Warnings of an Illegal Methamphetamine Substance Called “Strawberry Quick”-Truth! Summary of eRumor: The Truth:
An Associated Press story published in newspapers across the U.S. on May 1, 2007 focused on discoveries of what appeared to be a strawberry-flavored children’s drink at the scene of an illegal meth lab. It has come to be known as “Strawberry Quick.” It has no connection with the popular Nestle QUIK flavored milk products now renamed Nestle Nesquik. Chris Harrison, a chemist at the Arkansas State Crime Laboratory, says that meth is bitter to the makers try to take that edge off any way they can and have used lollipops, sodas, candy, and anything else they can to make it easier for first-time users. The article said that the “Strawberry Quick” angle came to light in January when the Nevada Department of Public Safety issued a warning about it.
The Strawberry meth has been reported in several states including Missouri, Washington State, Wisconsin, and Texas, Nevada, and California.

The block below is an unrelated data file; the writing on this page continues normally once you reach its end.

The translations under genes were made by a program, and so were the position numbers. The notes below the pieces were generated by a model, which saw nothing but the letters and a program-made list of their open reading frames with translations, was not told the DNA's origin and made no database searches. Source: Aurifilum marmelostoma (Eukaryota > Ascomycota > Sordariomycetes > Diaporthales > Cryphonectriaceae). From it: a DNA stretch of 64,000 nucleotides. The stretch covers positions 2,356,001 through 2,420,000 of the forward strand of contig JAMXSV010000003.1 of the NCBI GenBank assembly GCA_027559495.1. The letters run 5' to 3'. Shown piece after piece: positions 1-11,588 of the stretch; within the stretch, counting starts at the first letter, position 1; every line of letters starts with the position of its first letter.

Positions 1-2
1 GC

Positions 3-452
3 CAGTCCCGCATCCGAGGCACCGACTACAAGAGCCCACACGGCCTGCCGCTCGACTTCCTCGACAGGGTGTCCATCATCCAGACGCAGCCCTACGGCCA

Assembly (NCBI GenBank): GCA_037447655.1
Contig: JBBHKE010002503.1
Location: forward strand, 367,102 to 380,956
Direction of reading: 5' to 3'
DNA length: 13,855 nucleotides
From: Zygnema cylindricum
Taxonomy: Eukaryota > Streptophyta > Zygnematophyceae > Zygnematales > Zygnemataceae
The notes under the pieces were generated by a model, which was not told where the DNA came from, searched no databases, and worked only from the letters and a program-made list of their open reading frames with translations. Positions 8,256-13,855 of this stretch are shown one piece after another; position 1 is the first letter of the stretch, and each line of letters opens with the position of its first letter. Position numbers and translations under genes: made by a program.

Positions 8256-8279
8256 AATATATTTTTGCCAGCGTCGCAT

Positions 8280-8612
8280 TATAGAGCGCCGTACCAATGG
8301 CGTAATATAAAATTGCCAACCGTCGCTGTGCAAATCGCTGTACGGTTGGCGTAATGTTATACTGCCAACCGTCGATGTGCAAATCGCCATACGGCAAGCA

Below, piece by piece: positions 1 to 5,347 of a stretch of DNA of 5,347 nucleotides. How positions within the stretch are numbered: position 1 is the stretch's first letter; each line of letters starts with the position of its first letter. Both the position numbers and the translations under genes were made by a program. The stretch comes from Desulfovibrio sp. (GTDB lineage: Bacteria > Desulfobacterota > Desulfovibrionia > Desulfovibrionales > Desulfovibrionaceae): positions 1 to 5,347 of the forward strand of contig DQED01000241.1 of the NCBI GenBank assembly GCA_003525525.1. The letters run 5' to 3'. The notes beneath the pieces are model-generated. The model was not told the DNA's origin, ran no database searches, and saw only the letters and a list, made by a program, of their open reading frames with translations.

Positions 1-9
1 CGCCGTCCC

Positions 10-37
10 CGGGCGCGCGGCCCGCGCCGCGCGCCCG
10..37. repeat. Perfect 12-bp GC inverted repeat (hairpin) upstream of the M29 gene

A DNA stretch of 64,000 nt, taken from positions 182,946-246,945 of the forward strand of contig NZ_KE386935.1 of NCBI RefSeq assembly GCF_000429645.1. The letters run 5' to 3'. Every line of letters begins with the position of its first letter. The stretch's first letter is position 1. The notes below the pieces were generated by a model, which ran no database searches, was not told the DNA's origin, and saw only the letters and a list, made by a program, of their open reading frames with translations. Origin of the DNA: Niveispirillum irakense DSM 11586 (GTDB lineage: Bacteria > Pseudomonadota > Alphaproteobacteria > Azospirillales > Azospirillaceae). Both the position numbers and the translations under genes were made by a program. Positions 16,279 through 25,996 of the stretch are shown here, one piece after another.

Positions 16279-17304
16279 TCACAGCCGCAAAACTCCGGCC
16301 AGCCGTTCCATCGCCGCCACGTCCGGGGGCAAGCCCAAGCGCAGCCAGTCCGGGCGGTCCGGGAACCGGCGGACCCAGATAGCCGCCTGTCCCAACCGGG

Because of the sweet taste and candy-like appearance there is concern about children coming into contact with it but experts say its not been made that way just for the purpose of introducing it to children. Giving it a sweet taste and a harmless-sounding name is a marketing technique to ease it into the hands of any potential victim.
According to a release from California Senator Dianne Feinstein she has joined with Senator Chuck Grassley of Iowa to sponsor a bill in congress that would make it a federal crime to appeal to children with candy-flavored meth or other drugs. Feinstein said that substances like “Strawberry Quick” are “…designed to get people to try it a few times. It’s all about hooking young people, and we have to stop this practice before it grows any further.”
Warnings of an Illegal Methamphetamine Substance Called “Strawberry Quick”-Truth!
Summary of eRumor:The eRumor warns of a new form of delivering illegal methamphetamine to children by making it into a strawberry flavored crystal or powder.